Through my experience to date, a lot of businesses shut down IT projects/management without looking at what the project's goals are. A great example, your stressed out and over-stretched IT guy manages everything from email/spam management, security processes, phone systems, routers, network management, bandwidth allocation, data management, and puts out all the fires your fellow employees create. Now, any IT guru will say the problems they deal with the most is the nagging processes... email/spam. This results in the IT guy not being able to focus his efforts elsewhere. Imagine if you could pay your service provider to MANAGE your email/spam filters for you?! Your IT guy would thank you and he could focus on solving and creating solutions your business is facing. This project would not suffer a slow death. But, too many businesses are scared to let go of these projects because they are stuck on the idea they have to manage everything for it to work. Take off one of the hats you wear and give it to someone else.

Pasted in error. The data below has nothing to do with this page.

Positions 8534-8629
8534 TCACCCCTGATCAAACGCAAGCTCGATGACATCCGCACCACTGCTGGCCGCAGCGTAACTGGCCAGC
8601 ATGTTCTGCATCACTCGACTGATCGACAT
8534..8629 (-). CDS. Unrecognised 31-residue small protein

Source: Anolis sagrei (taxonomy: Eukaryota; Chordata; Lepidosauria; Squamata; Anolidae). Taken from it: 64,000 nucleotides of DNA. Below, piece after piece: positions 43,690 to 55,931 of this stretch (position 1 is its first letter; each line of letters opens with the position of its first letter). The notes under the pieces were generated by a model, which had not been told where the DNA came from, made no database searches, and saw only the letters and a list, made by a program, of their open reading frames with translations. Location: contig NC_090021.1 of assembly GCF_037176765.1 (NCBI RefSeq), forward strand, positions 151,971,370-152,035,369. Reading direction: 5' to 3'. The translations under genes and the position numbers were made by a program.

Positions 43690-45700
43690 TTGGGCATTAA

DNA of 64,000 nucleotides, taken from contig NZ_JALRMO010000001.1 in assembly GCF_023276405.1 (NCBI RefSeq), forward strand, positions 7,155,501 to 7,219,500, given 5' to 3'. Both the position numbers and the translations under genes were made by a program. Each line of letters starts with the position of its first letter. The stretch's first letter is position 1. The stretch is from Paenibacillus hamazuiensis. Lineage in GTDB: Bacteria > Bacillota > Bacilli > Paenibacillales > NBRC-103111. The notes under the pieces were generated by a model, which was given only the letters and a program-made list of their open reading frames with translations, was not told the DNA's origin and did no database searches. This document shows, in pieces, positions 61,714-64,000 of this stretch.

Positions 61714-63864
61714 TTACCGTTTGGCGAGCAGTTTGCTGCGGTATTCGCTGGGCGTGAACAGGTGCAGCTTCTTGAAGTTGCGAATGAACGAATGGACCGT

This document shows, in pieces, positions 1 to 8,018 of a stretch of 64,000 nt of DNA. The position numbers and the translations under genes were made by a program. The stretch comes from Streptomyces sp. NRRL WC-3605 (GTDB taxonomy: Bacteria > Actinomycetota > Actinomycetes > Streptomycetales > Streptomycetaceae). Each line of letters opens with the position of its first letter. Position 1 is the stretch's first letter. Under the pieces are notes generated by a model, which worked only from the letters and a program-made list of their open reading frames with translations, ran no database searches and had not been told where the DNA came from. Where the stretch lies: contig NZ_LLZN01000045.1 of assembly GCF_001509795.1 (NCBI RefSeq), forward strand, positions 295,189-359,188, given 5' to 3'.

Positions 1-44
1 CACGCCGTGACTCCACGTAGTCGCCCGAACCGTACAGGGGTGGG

Moving back to the main point of the article, sorry about the little tangent that isn't really applicable to the article. Having clearly defined goals are critical for project success. I recently took a Project Management course and having a PM can really help keep projects on course. Just something to think about.

At the end of the day, businesses need to look at the project's progress and see if the BENEFITS are becoming apparent. If they are not, cancel the project. If there are some delays, but the benefits are being seen, continue a little longer.



Finally, a lot of projects become out-of-hand because the full support from everyone is not there. A problem I see a lot of businesses facing is that only a few people see the benefit of the project and the rest could care less. As a result, people are not depending and routing on its success. It is more of a "status quo" mindset. If you're going to set strict deadlines, you better give the project your best effort. No half-bassing it.

What are your thoughts on this? How have you approached your projects in the past? How are you approaching them currently?

Like the article says how do you manage the "truth" when it comes to your projects?